- Dreamworks Animation Television
- April 6, 2018 to present
- Theodore Lindsey “Ted” Templeton Jr. / Boss Baby-JP Karliak
- Timothy Leslie “Tim” Templeton-Pierce Gagnon
- Ted Templeton Sr.-David W. Collins
- Janice Templeton-Hope Levy
- Jimbo-Kevin Michael Richardson
- Staci-Alex Cazares
- The Triplets-Eric Bell Jr.
- Gigi (Season 2)-Nora Dunn
- Turtleneck Superstar (Season 2)-Cynthia Erivo
- Frederic Estes (Season 2)-Victor Raider-Wexler
- Mega Fat-Flula Borg
- OCB (Season 4)-Aasif Mandvi
- Maria-Maria (Season 4)-Carla Tassara
- Happy Sedengry (Season 3)-Rhys Darby
- Bootsy Calico (Season 1)-Jake Green
- Marisol-Sarah-Nicole Robles
- Magnus-David Lodge
- Manager Baby Hendershot-Brandon Scott
- Marsha Krinkle and R&D Baby Simmons-Kari Wahlgren
- Danny Petrosky-Justin Felbinger
The further adventures of The Boss Baby as he tries to balance family life with his job at BabyCorp.
The Boss Baby: Back in Business is another one in a long line of television adaptions of successful films. I grew up in the 80s and they were everywhere then on TV. Anything was fair game. RoboCop and Rambo both got their own cartoons as did the Ghostbusters. This is perhaps a more appropriate film to TV adaption though.
I thought The Boss Baby, upon which this is based, was an enjoyable enough story. It was an animated feature that one could take as either an enjoyable romp through a hidden reality or a parable told to a young girl about her newly arrived baby sister. Here they ditch that, and everything is definitely that it really happened as presented. Admittedly that was the only way to go if you were turning the movie into an animated series, but I found it a little disappointing. It takes away some of the cuteness of the movie.
The Boss Baby: Back in Business also takes the relationship between Tim and The Boss Baby back to more or less what it was at the beginning of the film. Not quite there but very close. By the end of the film they had bonded and were genuine brothers. Here they are brotherly, but I would say their dynamic is more like the midpoint or first third of the film than it is at the end. Tim is not trying to prove Ted can talk and all that, but he does at times chafe under his brother and at others is just kinda clueless on everything.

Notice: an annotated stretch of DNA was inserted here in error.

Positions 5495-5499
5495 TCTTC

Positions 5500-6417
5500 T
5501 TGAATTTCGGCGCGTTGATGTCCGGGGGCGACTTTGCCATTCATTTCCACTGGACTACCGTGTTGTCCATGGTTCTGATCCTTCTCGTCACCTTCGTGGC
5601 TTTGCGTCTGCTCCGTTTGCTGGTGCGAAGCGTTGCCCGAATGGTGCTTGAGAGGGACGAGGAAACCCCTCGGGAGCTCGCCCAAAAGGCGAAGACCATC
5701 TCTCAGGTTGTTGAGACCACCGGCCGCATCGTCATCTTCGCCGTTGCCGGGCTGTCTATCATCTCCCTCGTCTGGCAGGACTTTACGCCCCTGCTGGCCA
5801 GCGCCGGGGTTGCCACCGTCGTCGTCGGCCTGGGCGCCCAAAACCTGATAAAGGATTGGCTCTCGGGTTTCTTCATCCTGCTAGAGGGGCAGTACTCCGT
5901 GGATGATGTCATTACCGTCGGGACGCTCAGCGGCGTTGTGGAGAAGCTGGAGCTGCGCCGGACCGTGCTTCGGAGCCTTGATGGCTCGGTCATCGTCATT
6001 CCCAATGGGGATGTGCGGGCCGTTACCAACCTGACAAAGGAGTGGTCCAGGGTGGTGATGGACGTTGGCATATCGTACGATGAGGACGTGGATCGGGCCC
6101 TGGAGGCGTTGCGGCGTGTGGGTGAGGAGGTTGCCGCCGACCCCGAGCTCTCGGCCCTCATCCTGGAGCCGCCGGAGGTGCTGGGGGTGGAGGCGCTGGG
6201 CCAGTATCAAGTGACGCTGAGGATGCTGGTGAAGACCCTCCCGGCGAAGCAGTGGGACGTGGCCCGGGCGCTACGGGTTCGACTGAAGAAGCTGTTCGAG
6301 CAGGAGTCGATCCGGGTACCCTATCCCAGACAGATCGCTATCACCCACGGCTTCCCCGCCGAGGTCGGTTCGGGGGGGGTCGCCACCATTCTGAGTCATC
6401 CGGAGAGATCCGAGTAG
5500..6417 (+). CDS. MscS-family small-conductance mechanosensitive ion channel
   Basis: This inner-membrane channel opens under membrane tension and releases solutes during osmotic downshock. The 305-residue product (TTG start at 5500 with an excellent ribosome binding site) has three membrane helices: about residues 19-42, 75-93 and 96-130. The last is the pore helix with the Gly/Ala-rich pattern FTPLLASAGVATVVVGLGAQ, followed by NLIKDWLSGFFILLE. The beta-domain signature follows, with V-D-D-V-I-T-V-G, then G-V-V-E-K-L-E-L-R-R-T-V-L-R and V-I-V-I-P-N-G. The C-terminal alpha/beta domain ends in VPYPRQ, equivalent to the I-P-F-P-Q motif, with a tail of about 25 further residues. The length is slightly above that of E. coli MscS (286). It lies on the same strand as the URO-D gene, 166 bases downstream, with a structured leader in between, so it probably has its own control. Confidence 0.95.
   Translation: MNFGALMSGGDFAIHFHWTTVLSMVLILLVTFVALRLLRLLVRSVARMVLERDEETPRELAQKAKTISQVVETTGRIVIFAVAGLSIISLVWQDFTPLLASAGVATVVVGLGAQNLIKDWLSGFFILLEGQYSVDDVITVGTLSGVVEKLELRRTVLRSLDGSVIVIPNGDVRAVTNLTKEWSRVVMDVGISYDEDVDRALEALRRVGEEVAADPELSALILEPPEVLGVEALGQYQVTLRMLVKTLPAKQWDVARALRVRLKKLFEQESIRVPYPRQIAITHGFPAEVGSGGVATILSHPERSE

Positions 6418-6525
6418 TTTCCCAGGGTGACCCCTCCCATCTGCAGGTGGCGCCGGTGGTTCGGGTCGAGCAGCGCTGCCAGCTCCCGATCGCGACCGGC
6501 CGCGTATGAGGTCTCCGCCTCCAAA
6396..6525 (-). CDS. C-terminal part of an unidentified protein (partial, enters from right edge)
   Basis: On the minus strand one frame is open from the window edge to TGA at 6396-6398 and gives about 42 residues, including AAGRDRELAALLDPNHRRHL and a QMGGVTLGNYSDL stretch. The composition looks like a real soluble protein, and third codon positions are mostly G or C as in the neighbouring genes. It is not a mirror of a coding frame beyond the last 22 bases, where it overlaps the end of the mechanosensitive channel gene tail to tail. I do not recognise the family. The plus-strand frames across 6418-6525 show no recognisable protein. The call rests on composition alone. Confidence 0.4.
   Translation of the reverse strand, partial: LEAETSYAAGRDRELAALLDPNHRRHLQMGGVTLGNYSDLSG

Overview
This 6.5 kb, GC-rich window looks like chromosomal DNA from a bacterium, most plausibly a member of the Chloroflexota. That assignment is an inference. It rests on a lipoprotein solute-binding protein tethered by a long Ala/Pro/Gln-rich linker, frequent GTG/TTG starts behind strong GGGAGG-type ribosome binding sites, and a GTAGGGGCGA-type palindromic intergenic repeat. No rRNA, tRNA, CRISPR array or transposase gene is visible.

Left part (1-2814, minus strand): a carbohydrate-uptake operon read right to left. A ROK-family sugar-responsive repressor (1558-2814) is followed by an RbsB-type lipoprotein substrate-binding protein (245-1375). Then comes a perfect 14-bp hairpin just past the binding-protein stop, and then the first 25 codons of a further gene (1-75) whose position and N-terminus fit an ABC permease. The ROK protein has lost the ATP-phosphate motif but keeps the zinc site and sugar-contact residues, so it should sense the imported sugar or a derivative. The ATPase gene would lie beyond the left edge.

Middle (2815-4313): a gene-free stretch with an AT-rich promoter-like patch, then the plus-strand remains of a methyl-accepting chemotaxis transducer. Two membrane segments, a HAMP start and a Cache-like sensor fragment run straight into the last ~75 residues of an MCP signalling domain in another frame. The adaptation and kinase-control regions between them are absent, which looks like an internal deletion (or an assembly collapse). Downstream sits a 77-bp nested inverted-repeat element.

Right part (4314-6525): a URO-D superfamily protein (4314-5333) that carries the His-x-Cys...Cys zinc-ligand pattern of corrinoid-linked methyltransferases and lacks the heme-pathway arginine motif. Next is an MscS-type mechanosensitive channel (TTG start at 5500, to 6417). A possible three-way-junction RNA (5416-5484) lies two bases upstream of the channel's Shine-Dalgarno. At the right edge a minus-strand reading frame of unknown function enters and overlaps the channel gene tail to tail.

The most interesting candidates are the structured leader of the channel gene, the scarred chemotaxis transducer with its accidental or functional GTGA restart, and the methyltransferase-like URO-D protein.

To be sure the show has its moments. It is a fun series that expands on the characters and their world. As with most film to TV adaptions it does alter or muddle things established in the film. One thing that gets me is that the babies that were portrayed as helping Boss Baby in the film appeared to be stuck with their parents but here they are much more present at corporate headquarters than at their houses. Traveling between adult world and corporate headquarters is very easy from the looks of it. They do stretch the hidden world aspect and at points I am left questioning how hidden things actually are.
The animation is not nearly as polished as it was in the movie. That is to be expected since the difference in cost and production needs of a television show is much different than an animated feature. Personally I would have gone with hand drawn animation but that is falling by the wayside these days. I am not sure what the percentage is, but it looks like the majority of animated TV is CGI.
I do not think any of the feature film cast reprise their roles here other than Eric Bell Jr. who returned as The Triplets. They get the replacement voices right. Not that the film voices other than Baldwin were anything special but sometimes they cast somebody that is wildly different from the film.
In the end I think if you liked the film, you will enjoy The Boss Baby: Back in Business as well. It is light fluff that will appeal to kids and adults.